Cultivation details
A very easily grown plant, it succeeds in most soils that are well-drained[11, 200]. Prefers a soil that is only moderately fertile, succeeding in poor soils and in dry soils[11, 200]. A drought resistant plant once established, it can be grown on top of Cornish hedges (drystone walls with earth between two vertical layers of stones). It is very tolerant of shade and grows well under trees[200]. Plants are very tolerant of maritime exposure, growing well right by the coast[K]. Plants are hardy to about -20c, but they can be deciduous in very cold winters[200]. Fruiting as it does in early April to May, this plant has excellent potential as a commercial fruit crop in Britain. The fruit is of a reasonable size and when fully ripe is very acceptable for dessert[K]. It should be fairly easy to selectively breed for improved fruit size and flavour[K]. Not all plants bear many fruits, though many specimens have been seen that produce very heavy crops on a regular basis[K]. Since this is a hybrid species, yields may be improved by growing a selection of cultivars or one of the parent plants nearby for cross pollination. E. pungens is perhaps the best candidate for this and its cultivar E. pungens 'Variegata' has been seen on a number of occasions with good crops of fruit next to E. x ebbingei plants that are also laden with fruit[K]. The cultivar E. x ebbingei 'Gilt Edge' is also probably a good pollinator[K]. Other cultivars worth looking at are 'Salcombe Seedling', which is said to flower more abundantly than the type[200] and 'Limelight', which has been seen with a good crop of fruits even on small bushes[K]. This species has a symbiotic relationship with certain soil bacteria, these bacteria form nodules on the roots and fix atmospheric nitrogen. Some of this nitrogen is utilized by the growing plant but some can also be used by other plants growing nearby[200]. An excellent companion plant, when grown in orchards it can increase yields from the fruit trees by up to 10%. Plants produce very aromatic flowers in late autumn and early winter[182]. This species is notably resistant to honey fungus[88, 200]. Sometimes whole branches die out for no apparent reason. This happens most frequently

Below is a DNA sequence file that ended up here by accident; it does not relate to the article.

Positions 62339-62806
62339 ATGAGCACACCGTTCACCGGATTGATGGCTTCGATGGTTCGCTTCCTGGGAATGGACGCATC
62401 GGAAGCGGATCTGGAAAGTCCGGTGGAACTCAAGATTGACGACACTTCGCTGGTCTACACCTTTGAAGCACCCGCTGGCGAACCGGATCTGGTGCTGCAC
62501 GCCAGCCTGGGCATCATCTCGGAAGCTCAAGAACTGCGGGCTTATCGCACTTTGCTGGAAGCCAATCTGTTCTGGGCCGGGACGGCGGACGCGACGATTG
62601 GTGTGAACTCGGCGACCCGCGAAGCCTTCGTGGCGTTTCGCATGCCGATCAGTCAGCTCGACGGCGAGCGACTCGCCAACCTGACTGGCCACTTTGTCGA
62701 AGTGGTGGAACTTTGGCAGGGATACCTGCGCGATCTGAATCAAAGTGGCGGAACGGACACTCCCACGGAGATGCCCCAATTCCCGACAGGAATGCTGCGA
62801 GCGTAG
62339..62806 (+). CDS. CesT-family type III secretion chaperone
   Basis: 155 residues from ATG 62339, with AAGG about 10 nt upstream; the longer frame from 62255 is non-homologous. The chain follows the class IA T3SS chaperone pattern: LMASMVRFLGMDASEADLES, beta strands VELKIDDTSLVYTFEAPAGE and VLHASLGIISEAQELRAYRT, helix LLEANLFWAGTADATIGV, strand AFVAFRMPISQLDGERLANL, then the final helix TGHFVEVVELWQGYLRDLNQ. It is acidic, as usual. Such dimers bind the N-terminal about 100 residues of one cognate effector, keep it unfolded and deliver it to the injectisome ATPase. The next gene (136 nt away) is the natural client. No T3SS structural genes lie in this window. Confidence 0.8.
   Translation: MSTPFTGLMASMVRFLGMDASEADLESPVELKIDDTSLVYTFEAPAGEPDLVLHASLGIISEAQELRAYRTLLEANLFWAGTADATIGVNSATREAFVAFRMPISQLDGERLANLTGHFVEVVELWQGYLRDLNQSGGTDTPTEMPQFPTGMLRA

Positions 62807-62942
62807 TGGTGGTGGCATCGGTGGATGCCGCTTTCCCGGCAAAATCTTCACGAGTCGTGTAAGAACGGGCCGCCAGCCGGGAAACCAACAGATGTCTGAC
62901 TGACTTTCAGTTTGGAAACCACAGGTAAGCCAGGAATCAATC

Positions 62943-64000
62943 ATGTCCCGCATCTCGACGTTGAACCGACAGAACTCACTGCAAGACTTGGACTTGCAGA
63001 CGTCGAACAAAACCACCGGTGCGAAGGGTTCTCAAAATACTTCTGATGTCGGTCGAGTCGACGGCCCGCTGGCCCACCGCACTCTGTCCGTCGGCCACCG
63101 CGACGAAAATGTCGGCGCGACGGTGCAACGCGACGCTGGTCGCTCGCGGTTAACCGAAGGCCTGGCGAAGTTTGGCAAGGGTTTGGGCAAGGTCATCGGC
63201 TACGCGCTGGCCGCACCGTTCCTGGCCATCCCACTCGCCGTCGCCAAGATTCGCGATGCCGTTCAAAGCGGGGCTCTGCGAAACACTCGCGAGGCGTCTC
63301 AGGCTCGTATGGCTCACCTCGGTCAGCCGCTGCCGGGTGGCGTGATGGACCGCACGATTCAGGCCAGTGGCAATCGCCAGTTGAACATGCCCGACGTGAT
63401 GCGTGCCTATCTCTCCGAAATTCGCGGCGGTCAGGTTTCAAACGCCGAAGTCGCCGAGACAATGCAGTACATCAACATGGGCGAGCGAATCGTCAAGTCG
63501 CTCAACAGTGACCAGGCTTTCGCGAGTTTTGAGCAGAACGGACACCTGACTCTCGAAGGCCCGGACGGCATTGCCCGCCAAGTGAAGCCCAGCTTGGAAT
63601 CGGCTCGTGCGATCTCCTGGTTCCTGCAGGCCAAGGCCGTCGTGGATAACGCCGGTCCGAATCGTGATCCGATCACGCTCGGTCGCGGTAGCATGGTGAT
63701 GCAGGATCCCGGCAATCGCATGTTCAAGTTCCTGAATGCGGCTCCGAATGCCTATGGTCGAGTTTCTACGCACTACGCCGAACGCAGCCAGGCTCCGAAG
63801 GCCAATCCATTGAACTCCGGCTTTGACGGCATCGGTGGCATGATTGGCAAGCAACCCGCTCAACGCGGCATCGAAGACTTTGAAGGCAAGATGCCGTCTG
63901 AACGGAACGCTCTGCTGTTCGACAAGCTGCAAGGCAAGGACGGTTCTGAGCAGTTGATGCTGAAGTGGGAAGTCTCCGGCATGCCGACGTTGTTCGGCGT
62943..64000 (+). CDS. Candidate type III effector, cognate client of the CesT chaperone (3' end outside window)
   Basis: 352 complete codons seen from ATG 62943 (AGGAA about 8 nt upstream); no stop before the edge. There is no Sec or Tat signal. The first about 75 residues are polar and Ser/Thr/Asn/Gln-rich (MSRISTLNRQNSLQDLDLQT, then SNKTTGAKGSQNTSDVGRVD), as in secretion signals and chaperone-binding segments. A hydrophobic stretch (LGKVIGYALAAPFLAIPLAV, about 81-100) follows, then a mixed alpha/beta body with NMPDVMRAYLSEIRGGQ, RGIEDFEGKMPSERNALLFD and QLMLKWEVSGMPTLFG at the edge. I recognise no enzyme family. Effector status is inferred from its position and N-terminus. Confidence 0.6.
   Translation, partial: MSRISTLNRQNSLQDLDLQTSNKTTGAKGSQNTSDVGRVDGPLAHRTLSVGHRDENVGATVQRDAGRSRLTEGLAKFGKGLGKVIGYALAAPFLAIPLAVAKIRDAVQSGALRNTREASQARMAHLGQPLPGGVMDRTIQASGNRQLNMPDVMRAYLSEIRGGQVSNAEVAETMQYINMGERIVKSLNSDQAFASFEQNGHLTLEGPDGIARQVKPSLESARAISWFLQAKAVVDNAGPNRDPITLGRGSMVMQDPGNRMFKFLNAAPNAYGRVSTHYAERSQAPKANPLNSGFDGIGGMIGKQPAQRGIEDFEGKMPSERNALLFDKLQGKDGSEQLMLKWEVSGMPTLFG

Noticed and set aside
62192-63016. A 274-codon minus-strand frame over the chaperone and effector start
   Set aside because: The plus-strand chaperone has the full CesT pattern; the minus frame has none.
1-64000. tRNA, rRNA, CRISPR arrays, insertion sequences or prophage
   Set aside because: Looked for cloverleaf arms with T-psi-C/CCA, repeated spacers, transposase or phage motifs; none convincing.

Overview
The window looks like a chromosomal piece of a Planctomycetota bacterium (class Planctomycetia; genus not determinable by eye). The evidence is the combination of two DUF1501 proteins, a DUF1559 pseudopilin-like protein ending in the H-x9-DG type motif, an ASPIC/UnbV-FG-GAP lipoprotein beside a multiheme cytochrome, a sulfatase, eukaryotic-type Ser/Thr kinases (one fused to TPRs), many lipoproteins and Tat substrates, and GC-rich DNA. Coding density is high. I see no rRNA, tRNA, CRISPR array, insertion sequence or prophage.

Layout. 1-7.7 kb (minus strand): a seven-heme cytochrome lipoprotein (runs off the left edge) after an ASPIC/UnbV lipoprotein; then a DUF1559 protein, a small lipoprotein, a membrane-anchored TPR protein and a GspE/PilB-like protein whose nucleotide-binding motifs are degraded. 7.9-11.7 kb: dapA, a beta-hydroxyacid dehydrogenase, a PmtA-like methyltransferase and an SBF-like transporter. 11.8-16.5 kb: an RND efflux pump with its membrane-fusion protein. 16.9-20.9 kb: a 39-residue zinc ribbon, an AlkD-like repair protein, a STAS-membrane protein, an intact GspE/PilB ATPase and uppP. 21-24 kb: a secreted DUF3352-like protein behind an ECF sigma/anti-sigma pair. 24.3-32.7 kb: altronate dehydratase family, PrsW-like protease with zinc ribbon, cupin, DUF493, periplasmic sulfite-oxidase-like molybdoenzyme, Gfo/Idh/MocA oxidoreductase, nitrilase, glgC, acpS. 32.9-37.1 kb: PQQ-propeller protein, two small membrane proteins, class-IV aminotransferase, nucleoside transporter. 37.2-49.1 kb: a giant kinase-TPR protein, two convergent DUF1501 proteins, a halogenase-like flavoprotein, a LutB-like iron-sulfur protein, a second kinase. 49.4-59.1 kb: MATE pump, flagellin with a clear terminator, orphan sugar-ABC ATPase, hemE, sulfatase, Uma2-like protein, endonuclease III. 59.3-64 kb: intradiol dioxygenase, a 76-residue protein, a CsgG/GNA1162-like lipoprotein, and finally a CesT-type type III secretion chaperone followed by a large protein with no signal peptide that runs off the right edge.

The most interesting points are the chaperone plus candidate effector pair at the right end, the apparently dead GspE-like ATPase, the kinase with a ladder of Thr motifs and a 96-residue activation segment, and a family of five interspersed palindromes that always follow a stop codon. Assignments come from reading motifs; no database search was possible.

when it is grafted onto E. multiflora[182]. These branches should be removed from the plant.

Propagation
Seed - this is a hybrid and it will not breed true from seed. If this is not a problem, then the seed is best sown as soon as it is ripe in a cold frame[78]. It should germinate freely within 4 weeks, though it may take 18 months[K]. Stored seed can be very slow to germinate, often taking more than 18 months. A warm stratification for 4 weeks followed by 12 weeks cold stratification can help[98]. The seed usually (eventually) germinates quite well[78]. Prick out the seedlings into individual pot as soon as they are large enough to handle and plant out when they are at least 15cm tall. Cuttings of half-ripe wood, 7 - 10cm with a heel, July/August in a frame. Rather slow, but you usually get a good percentage rooting[78]. June is the best time to take cuttings[202]. Cuttings of mature wood of the current year's growth, 10 - 12cm with a heel, November in a frame. Leave for 12 months. Fair to good percentage[78]. Layering in September/October. Takes 12 months[78].

Scent
Flowers: Fresh The flowers are sweetly and heavily scented.

Cultivars
'The Hague' 'Southern Seedling' 'Salcombe Seedling' 'Limelight' This cultivar has variegated foliage and is slower-growing than the type species. It also has larger fruits than the type, a one year cutting less than 25cm tall had 15 good sized almost ripe fruits on it in early March, it had probably spent at least some of the winter indoors[K]. A large shrub at Hilliers Arboretum was flowering very heavily in mid-September 1994[K]. Since this is a hybrid species yields may be improved by growing one of the parent plants nearby for cross pollination. E. pungens is perhaps the best candidate for this[K]. 'Gilt Edge'

This cultivar has been seen on a number of occasions with good crops of fruit. On these occasions it has always been close to E. x ebbingei and has sometimes also had E. pungens 'Variegata' growing nearby with a reasonable set of fruit[K]. 'Coastal Gold' 'Aurea'